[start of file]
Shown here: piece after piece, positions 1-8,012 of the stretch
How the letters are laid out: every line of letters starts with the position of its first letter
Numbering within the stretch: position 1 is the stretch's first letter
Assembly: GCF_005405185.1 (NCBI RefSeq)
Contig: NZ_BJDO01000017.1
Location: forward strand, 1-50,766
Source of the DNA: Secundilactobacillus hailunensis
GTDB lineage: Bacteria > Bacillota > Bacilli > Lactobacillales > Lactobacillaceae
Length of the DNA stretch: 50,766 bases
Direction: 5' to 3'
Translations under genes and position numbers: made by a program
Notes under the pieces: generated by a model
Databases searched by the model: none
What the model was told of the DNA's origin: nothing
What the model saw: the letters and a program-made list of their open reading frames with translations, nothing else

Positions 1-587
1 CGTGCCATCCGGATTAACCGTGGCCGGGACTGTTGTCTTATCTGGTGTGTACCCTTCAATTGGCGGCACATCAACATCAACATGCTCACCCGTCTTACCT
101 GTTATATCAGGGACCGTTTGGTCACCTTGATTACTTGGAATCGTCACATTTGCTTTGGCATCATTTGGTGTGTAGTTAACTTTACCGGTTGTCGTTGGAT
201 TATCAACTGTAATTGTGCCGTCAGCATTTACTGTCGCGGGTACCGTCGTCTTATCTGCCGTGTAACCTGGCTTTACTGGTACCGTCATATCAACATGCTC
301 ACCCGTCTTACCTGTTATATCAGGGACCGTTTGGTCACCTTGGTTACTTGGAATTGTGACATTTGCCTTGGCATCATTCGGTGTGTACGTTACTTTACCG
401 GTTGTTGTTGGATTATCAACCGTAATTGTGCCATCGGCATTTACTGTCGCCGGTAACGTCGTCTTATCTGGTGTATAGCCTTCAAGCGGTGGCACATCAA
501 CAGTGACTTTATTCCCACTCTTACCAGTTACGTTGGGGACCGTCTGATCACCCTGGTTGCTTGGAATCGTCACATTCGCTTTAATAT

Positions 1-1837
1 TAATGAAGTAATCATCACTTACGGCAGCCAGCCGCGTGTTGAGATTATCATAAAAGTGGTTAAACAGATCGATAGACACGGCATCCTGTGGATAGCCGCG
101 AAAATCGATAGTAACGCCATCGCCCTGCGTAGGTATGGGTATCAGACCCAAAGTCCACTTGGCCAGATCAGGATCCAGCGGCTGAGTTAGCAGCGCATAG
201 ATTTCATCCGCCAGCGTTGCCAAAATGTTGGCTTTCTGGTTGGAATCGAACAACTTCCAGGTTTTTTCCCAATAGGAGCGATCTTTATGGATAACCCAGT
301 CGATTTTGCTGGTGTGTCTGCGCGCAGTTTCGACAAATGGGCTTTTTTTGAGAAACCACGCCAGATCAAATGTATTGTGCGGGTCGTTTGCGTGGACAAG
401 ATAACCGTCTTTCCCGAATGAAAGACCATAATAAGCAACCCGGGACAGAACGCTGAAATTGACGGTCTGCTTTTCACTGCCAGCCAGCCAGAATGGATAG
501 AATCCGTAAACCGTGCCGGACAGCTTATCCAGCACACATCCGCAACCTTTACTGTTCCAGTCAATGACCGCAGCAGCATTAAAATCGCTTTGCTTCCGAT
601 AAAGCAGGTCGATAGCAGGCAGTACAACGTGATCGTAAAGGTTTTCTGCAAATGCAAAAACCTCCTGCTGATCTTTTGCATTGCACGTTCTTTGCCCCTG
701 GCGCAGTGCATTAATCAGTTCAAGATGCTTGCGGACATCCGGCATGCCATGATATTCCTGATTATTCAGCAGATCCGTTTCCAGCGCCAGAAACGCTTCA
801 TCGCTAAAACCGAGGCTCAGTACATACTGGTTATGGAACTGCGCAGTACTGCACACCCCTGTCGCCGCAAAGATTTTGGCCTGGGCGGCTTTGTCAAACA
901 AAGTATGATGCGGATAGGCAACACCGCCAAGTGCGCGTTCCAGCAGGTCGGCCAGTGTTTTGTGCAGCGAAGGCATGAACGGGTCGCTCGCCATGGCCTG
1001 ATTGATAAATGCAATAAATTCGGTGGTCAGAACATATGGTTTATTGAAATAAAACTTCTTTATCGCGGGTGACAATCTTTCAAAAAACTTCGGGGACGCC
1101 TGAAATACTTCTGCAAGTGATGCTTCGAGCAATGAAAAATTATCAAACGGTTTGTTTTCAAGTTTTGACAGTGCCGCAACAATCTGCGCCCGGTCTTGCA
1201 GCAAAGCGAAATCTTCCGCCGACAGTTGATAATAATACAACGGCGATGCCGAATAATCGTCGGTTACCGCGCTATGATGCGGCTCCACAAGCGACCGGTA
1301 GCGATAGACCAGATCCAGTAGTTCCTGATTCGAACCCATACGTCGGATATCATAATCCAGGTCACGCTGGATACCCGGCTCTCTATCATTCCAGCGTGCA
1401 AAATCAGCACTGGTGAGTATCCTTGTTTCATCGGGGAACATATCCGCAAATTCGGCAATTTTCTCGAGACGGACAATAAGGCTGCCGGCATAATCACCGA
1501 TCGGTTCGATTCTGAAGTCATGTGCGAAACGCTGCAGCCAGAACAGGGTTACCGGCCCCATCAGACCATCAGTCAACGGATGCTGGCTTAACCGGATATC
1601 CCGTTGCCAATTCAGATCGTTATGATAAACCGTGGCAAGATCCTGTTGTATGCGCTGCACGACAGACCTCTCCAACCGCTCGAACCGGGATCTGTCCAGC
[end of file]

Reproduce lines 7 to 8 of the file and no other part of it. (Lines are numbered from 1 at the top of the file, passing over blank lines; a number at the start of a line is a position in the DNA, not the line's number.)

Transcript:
Source of the DNA: Secundilactobacillus hailunensis
GTDB lineage: Bacteria > Bacillota > Bacilli > Lactobacillales > Lactobacillaceae